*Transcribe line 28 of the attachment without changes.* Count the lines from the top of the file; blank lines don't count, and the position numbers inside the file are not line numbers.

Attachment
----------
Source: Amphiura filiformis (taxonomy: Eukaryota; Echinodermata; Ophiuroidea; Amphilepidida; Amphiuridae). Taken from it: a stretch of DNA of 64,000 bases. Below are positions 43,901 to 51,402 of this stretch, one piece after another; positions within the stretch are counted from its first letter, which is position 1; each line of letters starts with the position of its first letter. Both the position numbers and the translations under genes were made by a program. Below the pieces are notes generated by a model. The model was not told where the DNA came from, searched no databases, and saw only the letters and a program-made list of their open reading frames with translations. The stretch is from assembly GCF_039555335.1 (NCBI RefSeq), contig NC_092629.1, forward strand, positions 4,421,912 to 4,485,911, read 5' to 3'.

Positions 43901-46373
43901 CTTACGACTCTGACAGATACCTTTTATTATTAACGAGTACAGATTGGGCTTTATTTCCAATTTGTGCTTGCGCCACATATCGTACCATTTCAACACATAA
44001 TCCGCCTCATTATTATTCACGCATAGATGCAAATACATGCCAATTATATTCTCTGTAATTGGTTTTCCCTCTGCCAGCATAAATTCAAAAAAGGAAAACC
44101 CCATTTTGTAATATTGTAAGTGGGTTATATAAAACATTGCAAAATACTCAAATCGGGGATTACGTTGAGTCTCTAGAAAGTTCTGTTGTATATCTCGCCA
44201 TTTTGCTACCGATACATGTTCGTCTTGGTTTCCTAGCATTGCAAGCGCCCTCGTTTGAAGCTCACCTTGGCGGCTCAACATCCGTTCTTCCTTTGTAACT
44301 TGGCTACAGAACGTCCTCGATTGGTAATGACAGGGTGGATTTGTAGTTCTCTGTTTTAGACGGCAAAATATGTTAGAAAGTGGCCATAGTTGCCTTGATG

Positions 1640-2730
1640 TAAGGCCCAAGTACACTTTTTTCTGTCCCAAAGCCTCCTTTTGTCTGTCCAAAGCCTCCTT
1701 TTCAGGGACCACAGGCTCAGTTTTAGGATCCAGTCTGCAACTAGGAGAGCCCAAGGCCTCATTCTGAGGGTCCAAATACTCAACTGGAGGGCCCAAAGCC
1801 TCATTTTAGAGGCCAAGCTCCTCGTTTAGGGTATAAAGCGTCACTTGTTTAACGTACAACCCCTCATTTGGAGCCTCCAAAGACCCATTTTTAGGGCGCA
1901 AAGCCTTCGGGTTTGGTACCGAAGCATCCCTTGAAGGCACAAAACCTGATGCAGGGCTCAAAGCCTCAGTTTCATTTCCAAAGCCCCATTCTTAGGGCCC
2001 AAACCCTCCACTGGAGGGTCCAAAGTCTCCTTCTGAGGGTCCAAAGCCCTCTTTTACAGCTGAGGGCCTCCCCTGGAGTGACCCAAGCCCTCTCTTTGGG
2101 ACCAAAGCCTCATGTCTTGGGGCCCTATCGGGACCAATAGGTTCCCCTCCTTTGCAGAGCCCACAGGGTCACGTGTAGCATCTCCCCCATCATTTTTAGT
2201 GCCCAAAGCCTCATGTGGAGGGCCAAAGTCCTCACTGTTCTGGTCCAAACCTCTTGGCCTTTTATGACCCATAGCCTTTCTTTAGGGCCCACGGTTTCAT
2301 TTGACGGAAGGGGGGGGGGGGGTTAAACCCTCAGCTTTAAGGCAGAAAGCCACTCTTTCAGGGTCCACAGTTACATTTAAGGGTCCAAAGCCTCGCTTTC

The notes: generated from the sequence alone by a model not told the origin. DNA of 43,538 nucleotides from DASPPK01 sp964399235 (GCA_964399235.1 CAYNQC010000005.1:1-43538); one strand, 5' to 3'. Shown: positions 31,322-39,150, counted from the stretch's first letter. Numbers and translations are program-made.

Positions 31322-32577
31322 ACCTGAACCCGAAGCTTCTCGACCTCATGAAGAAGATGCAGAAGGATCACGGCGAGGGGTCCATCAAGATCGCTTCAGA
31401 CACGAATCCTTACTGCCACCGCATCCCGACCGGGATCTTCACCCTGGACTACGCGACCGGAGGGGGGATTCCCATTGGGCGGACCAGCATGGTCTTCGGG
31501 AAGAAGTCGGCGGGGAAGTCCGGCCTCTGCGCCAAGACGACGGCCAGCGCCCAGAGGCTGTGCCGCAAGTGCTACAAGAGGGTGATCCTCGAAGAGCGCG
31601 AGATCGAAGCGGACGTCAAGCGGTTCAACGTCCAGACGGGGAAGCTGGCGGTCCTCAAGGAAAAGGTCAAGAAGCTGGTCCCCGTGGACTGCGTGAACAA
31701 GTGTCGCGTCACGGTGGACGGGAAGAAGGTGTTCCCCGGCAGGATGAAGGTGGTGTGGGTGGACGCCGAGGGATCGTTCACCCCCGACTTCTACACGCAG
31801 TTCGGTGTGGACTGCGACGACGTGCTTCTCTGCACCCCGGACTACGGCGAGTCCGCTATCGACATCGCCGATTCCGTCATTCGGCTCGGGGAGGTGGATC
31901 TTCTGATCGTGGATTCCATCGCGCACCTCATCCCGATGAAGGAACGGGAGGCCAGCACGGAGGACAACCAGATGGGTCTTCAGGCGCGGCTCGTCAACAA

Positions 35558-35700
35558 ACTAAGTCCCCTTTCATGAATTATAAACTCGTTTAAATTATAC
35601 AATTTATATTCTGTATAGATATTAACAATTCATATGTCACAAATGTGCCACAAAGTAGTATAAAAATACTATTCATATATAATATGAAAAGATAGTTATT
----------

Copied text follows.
35601 AATTTATATTCTGTATAGATATTAACAATTCATATGTCACAAATGTGCCACAAAGTAGTATAAAAATACTATTCATATATAATATGAAAAGATAGTTATT